1. Gladiolus communis Linneaus, Sp. Pl. 1: 36. 1753.
False corn-flag, Turkish corn-flag
Gladiolus byzantinus Miller; G. communis subsp. byzantinus (Miller) A. P. Hamilton
Plants 50–100 cm. Corms tunicate, ca. 20 mm diam.; tunic coriaceous, fragmenting into irregular pieces, rarely ultimately becoming fibrous. Stems simple. Leaves ± reaching base of spike; blade plane, lanceolate, sometimes narrowly so, 5–22 mm wide. Spikes 10–20-flowered; spathes unequal, outer 25–35(–50) mm, inner ± 2/3 outer. Flowers unscented, weakly distichous; perianth tube obliquely funnel-shaped, 10–12 mm; tepals reddish purple with narrow median white streak on outer 3 tepals, unequal, dorsal tepal 30–40 × 14–19 mm, inner lateral tepals joined to outer tepals for ca. 3 mm, 28–35 mm, outer 3 tepals connate for ca. 2 mm, outer lateral tepals 18–25 mm, outer median tepal 24–28 mm; filaments 12–15 mm; anthers 10–13 mm; style branching opposite distal 1/3 of anthers; branches ca. 2 mm. Capsules oblong, 18–24 mm. Seeds broadly winged, 4–6 mm diam.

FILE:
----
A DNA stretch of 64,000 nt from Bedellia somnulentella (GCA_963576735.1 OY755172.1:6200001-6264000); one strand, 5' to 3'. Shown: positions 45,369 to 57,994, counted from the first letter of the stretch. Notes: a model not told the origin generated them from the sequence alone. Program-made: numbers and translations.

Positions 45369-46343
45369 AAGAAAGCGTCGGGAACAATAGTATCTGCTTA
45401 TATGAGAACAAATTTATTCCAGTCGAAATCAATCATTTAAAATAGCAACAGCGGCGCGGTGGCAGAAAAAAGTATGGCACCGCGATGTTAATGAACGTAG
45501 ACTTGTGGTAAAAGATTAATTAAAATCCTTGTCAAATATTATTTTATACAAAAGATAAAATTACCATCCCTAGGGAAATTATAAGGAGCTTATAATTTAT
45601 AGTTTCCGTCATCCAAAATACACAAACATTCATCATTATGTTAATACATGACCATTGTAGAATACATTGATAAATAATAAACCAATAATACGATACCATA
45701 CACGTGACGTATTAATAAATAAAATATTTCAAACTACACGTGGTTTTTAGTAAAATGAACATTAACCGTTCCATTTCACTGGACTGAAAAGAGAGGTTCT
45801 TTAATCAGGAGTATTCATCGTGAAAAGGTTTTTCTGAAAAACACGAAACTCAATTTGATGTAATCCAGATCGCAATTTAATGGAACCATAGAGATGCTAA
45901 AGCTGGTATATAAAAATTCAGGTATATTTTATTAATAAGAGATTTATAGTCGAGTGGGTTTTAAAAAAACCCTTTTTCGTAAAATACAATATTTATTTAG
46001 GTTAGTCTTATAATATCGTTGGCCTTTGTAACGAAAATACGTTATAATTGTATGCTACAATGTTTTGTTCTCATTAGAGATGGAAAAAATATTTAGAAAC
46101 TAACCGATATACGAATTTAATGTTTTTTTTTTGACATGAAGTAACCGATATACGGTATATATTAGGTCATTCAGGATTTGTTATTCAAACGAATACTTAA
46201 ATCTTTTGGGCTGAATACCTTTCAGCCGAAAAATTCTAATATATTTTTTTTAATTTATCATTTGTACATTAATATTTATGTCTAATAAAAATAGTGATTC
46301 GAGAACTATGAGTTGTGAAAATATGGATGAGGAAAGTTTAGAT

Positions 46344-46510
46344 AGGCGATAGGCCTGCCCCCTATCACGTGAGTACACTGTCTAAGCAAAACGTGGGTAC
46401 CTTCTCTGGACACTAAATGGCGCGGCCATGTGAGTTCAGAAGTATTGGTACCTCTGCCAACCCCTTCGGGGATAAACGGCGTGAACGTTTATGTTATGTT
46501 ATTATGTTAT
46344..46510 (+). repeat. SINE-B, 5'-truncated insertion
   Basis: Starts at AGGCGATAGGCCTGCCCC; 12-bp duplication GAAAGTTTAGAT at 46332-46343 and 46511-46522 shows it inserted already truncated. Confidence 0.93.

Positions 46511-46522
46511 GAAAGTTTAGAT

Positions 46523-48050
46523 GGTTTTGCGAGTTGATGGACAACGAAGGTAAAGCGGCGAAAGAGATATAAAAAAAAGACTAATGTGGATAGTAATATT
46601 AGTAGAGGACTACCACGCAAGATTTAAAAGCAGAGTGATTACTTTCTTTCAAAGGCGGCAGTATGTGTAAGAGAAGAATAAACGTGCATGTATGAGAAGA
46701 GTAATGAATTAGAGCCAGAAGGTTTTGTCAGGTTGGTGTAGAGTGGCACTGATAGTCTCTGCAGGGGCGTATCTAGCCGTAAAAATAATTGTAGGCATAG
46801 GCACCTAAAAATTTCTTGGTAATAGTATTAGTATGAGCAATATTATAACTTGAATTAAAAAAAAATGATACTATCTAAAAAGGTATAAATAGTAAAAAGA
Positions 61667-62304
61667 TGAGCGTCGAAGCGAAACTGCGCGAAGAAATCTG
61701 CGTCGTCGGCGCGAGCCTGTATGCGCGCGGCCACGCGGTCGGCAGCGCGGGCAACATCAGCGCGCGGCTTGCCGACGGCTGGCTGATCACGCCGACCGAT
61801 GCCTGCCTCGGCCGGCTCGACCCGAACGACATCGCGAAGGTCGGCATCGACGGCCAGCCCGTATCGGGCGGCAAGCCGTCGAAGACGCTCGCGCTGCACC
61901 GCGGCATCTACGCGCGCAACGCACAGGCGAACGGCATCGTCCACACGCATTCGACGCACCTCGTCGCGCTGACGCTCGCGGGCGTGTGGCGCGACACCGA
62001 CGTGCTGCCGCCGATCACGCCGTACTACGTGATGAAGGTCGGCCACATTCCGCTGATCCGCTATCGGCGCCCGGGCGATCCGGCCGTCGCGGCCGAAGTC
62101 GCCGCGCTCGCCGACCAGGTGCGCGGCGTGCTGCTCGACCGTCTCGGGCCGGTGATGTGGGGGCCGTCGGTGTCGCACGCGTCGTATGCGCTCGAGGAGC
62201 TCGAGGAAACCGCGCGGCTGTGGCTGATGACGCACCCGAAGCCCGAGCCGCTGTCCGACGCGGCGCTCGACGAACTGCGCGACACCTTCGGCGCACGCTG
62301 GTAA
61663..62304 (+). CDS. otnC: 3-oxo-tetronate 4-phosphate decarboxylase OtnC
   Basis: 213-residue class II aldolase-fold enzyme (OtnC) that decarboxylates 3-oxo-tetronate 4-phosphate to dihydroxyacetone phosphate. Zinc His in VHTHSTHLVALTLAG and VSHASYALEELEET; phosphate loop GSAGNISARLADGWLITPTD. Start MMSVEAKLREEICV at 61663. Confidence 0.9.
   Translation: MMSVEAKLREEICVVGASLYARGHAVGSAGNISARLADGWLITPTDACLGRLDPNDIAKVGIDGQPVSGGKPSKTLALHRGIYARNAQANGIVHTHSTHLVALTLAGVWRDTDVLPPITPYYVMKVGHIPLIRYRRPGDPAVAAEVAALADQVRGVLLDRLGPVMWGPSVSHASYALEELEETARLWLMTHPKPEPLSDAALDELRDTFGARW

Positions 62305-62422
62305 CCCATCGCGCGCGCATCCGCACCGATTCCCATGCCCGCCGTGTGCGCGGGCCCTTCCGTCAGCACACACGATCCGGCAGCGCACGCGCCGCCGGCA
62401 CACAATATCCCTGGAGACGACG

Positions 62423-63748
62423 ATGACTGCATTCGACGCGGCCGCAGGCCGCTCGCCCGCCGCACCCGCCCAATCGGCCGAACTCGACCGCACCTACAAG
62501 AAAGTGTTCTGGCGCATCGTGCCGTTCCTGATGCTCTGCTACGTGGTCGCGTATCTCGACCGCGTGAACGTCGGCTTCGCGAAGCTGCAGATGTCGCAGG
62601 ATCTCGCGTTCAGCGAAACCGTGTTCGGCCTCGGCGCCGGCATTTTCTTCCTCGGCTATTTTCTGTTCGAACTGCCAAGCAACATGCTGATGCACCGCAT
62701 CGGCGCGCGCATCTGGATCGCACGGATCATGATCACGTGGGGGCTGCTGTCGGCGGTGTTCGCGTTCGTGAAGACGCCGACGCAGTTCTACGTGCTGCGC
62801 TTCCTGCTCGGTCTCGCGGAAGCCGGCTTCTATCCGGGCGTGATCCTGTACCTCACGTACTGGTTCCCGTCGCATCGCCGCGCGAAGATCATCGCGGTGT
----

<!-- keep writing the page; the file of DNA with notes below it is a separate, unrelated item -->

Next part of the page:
Flowering May--Jul. Roadsides, abandoned gardens, disturbed sites; introduced; Ala., Ark., Ga., Ky., La., Miss., N.C., S.C., Tenn., Tex.; sw Europe, n Africa.
Gladiolus communis is a garden escape. In regional floras it is sometimes confused with the southern African G. papilio Hooker; the resemblance is entirely superficial. Plants of G. communis found in North America have traditionally been treated as G. byzantinus, which differs little from G. communis except in degree of robustness. Distinction at even subspecific rank does not seem warranted.